HYLA TechTalk: This blog is part of an ongoing series which will provide insights into the technology we develop and data we utilize across our analytics, trade-in, insurance and processing solutions utilized by carriers, OEMs, retailers and throughout HYLA.
Deep learning is an integral part of the supply chain management process here at HYLA Mobile. As an emerging technology, it’s often very difficult to get this working correctly. Moving from a working concept to a production system also tends to be quite difficult. At HYLA, we get a lot of questions about how we make machine learning work for us, so if you’re training a machine learning algorithm for use with an application, read on for some useful information.
The two primary tools we use at HYLA Mobile are TensorBoard and TensorFlow™. Depending on your machine learning background, you might know about and use these tools already.
- TensorFlow, championed by Google in its infancy, is an open-source software library specialized towards creating the calculations involved in machine learning. Image recognition is a common application (it’s also the application which HYLA uses TensorFlow for). At a high level, TensorFlow achieves image recognition by training a neural network on a set of images until it can pin down a specific set of values with reasonable accuracy.
- TensorBoard is a tool which visualizes the calculations involved in TensorFlow. Using TensorBoard after using TensorFlow is analogous to using a graphing app after using graph paper – TensorBoard makes it easier to understand TensorFlow computations, identify errors, and eventually create a faster and more accurate algorithm as a result.
Our workflow involving these tools is simple to describe, but a bit more difficult in practice. Again, at a high level:
- We start by writing Python code that defines and trains a deep learning model. As a rule of thumb, it takes about a week to get anything useful out of a neural net because of the large amounts of data required by these algorithms.
- We use TensorBoard to understand how the model is performing during and post-training. This helps to identify overfitting, which is what happens when a neural network becomes too specific and starts reporting too many false positives and negatives.
- We then create a test environment, also in Python, that tests the new model against a test set that was classified by a human ahead of time.
- Compare this model to the last best model we had. If it performs better, then it may end up going into production.
- Putting the model into production simply involves copying it to the TensorFlow server and restarting the process, pointing it to the new model.
This is a pretty simplified explanation of the process, and if you’re already using machine learning in your applications, you’re probably doing something similar. The nuts and bolts of the process are a bit more complicated, however, and they involve various trade-offs based on the strengths and weaknesses of the tools and systems that we use. Let’s take a deeper dive.
Right at the beginning, a neural network is trained by making guesses. It’s given a set of images that have been pre-classified by a human (for example, “images that contain a puppy,” versus “images that do not contain a puppy.” The system guesses which images are which, and refines itself using its wrong answers in a process known as backward propagation.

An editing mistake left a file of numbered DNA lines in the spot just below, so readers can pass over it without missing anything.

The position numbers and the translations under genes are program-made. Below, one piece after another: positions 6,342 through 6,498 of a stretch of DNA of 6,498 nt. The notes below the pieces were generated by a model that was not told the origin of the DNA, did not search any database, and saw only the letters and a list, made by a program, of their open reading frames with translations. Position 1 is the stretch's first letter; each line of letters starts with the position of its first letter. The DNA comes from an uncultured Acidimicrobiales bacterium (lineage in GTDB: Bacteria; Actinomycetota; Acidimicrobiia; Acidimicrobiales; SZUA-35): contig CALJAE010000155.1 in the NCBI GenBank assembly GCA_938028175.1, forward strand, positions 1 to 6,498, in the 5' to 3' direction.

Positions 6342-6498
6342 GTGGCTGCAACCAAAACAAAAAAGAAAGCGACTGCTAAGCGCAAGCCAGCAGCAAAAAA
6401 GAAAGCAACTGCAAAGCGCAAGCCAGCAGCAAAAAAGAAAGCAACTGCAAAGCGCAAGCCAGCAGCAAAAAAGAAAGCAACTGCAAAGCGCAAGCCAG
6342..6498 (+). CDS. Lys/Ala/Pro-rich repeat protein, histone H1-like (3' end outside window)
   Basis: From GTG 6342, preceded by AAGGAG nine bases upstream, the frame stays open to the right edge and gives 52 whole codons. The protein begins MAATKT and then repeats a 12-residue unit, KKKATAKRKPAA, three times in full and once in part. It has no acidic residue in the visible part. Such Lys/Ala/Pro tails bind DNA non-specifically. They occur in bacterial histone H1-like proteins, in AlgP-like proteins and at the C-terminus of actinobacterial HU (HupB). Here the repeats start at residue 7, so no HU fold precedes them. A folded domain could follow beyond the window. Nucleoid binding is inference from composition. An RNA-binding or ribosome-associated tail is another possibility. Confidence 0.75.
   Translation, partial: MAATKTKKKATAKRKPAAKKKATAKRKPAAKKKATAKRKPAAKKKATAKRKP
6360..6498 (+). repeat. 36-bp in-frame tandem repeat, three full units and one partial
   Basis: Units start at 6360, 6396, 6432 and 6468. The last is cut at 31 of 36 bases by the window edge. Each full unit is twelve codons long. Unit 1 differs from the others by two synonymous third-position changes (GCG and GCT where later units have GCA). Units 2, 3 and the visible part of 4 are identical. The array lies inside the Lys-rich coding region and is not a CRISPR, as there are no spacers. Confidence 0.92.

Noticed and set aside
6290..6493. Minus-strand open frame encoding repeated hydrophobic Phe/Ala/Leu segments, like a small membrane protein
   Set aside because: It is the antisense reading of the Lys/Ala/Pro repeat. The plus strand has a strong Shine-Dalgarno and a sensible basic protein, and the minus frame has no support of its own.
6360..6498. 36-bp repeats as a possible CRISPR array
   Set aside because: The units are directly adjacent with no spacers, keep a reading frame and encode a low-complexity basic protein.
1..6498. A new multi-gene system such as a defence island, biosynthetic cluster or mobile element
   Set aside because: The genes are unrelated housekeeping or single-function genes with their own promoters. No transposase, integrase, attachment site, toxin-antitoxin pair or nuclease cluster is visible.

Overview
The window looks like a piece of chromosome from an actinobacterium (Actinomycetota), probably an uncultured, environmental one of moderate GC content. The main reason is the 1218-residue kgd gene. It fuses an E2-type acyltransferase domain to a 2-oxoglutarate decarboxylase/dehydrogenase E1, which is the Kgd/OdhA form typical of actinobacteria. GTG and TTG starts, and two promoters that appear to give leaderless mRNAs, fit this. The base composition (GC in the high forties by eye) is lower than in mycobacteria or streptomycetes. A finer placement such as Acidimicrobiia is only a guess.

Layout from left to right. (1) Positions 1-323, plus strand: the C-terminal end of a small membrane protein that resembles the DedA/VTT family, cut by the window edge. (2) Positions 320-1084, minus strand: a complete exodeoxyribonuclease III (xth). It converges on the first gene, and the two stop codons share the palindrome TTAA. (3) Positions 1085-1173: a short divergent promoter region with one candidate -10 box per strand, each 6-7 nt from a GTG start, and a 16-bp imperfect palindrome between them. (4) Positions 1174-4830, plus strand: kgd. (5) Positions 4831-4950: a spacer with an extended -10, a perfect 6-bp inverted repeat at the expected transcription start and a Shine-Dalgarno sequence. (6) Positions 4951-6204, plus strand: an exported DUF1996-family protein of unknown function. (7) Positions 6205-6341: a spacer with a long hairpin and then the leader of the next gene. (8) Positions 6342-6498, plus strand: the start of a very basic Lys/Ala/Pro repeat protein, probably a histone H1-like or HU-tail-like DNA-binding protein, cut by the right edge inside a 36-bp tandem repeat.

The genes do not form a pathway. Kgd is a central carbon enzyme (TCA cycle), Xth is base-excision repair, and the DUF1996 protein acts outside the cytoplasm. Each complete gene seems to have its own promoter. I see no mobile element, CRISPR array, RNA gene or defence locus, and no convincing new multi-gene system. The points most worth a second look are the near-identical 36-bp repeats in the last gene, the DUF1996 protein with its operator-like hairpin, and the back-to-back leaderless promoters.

As one might expect, the actual math involved here is quite difficult, but TensorFlow solves this problem by isolating the math within its libraries. In other words, our programmers no longer need to write the equations underpinning machine learning from scratch. Rather, they need to simply select the equation they need and define its parameters.
A nuance of TensorFlow, however, is the fact that calculations involving TensorFlow are much faster when accomplished with graphics processing units (GPUs), as opposed to the traditional CPU. Compounding the problem is the fact that the fastest GPUs are hard to find on AWS servers, our preferred cloud computing platform. Furthermore, GPUs themselves are a bit finicky to work with, containing memory constraints which, when not avoided, will limit the size and power of the neural network you’re attempting to train.
So, given this constraint, how does HYLA push the results of its machine learning calculations to a cloud environment where there are slower GPUs?
Our solution has been to custom-build an on-premises server cluster, powered by the latest in GPU processors, which only handles the training side of the neural net. It turns out that training the neural net requires much more processing power than running the neural net – and it’s possible to run the inference servers without any connection at all to the training servers.
Once again, here’s the high-level workflow:
- In the HYLA data center, a GPU cluster begins training a neural network.
- After about a week, the training is done. At this point, the neural network is spit out in a compressed form – a series of files similar to a virtual machine.
- This series of files is copied into AWS following testing and validation.
- Once on AWS, the TensorFlow Serving reads that configuration.
- Images from a web server and/or mobile phones are sent to the TensorFlow Serving, and are processed in the cloud.
New software tools such as TensorFlow make machine learning accessible for a much broader spectrum of companies. The areas where machine learning combines with network architecture, however, are still full of rough edges. At HYLA, we were able to solve a complex network architecture problem by using a home-built white box machine for our training architecture, while doing the actual image recognition in the cloud. For more information about cloud architecture and how to solve challenges there, check out our previous post, “Using Amazon Web Services to Deploy Your Web Application.”